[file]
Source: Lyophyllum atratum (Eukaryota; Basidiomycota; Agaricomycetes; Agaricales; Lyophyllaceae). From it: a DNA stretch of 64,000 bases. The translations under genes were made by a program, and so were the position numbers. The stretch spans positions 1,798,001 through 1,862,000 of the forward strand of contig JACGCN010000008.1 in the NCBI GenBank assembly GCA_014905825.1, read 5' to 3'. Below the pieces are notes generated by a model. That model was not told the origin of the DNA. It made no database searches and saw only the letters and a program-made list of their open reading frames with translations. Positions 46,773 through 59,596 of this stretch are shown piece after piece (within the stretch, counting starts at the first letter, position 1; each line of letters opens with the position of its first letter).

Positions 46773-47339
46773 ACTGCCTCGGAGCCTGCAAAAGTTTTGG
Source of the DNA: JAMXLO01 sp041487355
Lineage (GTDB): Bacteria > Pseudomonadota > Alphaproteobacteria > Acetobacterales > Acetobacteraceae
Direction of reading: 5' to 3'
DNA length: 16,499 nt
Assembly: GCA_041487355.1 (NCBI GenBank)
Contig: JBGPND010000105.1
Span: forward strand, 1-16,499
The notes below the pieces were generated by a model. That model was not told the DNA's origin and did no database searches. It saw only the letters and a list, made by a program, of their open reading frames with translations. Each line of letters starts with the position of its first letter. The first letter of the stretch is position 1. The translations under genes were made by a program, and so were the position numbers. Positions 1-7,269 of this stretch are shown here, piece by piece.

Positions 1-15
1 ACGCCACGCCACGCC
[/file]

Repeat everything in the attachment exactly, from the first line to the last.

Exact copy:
Source: Lyophyllum atratum (Eukaryota; Basidiomycota; Agaricomycetes; Agaricales; Lyophyllaceae). From it: a DNA stretch of 64,000 bases. The translations under genes were made by a program, and so were the position numbers. The stretch spans positions 1,798,001 through 1,862,000 of the forward strand of contig JACGCN010000008.1 in the NCBI GenBank assembly GCA_014905825.1, read 5' to 3'. Below the pieces are notes generated by a model. That model was not told the origin of the DNA. It made no database searches and saw only the letters and a program-made list of their open reading frames with translations. Positions 46,773 through 59,596 of this stretch are shown piece after piece (within the stretch, counting starts at the first letter, position 1; each line of letters opens with the position of its first letter).

Positions 46773-47339
46773 ACTGCCTCGGAGCCTGCAAAAGTTTTGG
Source of the DNA: JAMXLO01 sp041487355
Lineage (GTDB): Bacteria > Pseudomonadota > Alphaproteobacteria > Acetobacterales > Acetobacteraceae
Direction of reading: 5' to 3'
DNA length: 16,499 nt
Assembly: GCA_041487355.1 (NCBI GenBank)
Contig: JBGPND010000105.1
Span: forward strand, 1-16,499
The notes below the pieces were generated by a model. That model was not told the DNA's origin and did no database searches. It saw only the letters and a list, made by a program, of their open reading frames with translations. Each line of letters starts with the position of its first letter. The first letter of the stretch is position 1. The translations under genes were made by a program, and so were the position numbers. Positions 1-7,269 of this stretch are shown here, piece by piece.

Positions 1-15
1 ACGCCACGCCACGCC